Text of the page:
As for mass politics, a large majority of Americans today still believe that free trade is good. This may suggest that rolling back Trump’s trade policies would be the right political move. Yet that assumption is misguided. The benefits of free trade, like lower consumer prices, tend to be diffuse, while the costs, in terms of wage cuts and job losses, tend to be concentrated. Opponents of free trade also tend to be louder and more politically motivated, especially when the economic protections they now enjoy are threatened.

As for China, there is little appetite in either party for policies that appear to benefit Beijing. Given American public opinion, this should not come as a surprise. Negative attitudes toward China are now at historic highs. Unless Biden is able to secure major concessions from Beijing in return for lifting tariffs, which eluded the Trump administration, any winding down of the tariffs would quickly be cast by Biden’s opponents as a giveaway to America’s top economic competitor and geopolitical rival.

Ideology is another reason Biden will not fully dismantle Trump’s trade agenda. The top economic policy voices among Democrats are just not that into free trade anymore, preferring instead to focus on other economic challenges. Even past free trade cheerleaders in Biden’s orbit, like former Treasury Secretary Lawrence Summers, are now arguing that the social safety net needs to be strengthened before any more big trade deals are considered. Other figures, like Jeffrey Frankel, a Harvard economist who was on President Bill Clinton’s Council of Economic Advisers, are now trying to distance themselves from the “globalist” label as it relates to trade, admitting they have been “chastened” by recent events.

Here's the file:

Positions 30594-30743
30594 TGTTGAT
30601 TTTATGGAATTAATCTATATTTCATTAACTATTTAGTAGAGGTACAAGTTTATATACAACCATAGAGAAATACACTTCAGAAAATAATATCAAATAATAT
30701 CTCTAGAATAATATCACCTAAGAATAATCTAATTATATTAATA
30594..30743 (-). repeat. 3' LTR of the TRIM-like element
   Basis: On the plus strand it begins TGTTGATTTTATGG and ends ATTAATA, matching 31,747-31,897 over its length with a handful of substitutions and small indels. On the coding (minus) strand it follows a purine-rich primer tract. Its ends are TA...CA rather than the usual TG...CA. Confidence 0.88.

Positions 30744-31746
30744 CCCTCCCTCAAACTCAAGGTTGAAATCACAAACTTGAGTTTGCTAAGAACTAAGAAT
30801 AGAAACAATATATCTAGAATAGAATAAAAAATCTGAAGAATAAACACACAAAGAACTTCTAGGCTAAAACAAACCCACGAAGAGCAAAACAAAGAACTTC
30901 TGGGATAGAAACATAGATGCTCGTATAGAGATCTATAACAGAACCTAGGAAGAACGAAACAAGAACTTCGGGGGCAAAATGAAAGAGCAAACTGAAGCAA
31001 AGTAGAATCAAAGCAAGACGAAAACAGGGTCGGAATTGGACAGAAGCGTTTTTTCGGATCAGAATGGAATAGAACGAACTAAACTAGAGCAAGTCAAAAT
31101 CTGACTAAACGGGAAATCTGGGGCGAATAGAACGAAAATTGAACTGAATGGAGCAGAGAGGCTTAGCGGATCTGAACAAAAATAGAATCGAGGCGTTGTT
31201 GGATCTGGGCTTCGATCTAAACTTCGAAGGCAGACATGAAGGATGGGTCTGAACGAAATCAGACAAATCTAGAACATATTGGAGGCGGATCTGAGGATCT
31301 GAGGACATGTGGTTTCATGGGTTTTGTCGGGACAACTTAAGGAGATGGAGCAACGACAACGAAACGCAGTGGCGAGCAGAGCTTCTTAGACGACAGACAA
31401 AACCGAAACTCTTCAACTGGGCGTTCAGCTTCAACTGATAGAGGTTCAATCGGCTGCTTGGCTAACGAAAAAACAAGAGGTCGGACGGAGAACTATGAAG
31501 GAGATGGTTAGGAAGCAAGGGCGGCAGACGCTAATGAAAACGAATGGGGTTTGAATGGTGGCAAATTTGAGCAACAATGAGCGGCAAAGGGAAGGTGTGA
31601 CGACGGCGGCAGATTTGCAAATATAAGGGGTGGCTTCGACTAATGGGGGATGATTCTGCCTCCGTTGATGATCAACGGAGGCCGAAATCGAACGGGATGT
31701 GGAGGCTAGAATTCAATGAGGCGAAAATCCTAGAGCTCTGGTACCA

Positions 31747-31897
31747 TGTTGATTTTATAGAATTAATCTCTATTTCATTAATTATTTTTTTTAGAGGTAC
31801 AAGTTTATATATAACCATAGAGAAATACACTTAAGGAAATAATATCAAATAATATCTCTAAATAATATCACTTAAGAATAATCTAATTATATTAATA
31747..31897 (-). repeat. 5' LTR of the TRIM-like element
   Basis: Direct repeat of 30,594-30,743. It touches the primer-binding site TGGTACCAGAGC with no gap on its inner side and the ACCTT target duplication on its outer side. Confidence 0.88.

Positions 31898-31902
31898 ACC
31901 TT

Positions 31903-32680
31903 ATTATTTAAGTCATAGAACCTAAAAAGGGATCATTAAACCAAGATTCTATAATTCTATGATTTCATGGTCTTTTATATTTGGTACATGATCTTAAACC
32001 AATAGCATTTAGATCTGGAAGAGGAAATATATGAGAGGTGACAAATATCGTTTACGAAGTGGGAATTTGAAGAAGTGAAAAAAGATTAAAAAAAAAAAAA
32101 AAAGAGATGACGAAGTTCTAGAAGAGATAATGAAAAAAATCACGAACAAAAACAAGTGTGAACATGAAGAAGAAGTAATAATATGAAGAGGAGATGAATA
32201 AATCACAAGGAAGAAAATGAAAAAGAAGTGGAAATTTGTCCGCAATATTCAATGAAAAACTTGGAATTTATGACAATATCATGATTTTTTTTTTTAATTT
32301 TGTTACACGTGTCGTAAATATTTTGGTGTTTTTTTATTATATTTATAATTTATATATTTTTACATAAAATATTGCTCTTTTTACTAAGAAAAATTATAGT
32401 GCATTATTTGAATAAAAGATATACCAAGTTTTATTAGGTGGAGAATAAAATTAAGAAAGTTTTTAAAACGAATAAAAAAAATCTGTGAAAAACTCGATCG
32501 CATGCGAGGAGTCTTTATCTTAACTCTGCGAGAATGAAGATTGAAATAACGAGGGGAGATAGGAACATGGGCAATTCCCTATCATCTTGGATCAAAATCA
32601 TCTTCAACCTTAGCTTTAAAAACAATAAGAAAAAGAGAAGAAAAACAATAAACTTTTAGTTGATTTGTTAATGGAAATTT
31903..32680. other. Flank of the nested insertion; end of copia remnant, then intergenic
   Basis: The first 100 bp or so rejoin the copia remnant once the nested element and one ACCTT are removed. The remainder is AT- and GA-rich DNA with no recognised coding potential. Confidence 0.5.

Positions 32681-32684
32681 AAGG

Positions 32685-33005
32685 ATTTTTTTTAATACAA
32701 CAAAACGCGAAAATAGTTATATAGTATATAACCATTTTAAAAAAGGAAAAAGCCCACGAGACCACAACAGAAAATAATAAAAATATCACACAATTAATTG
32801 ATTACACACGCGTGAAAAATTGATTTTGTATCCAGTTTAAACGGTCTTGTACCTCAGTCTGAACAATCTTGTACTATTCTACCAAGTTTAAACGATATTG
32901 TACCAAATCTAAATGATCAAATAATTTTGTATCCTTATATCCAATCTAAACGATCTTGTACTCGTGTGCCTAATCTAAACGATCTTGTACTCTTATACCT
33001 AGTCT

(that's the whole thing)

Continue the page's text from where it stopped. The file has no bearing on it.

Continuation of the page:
Biden’s pick of Janet Yellen for Treasury Secretary, the most important economic post in his administration, is symbolic of this shift. Her reputation as a champion of workers’ interests, and her willingness to identify rising inequality as a core problem in the American economy, further suggests that free trade will be on Biden’s back burner.

A popular saying in American politics today is that “elections have consequences.” And while that will certainly be true for most issues when Biden takes the reins, trade policy isn’t one of them.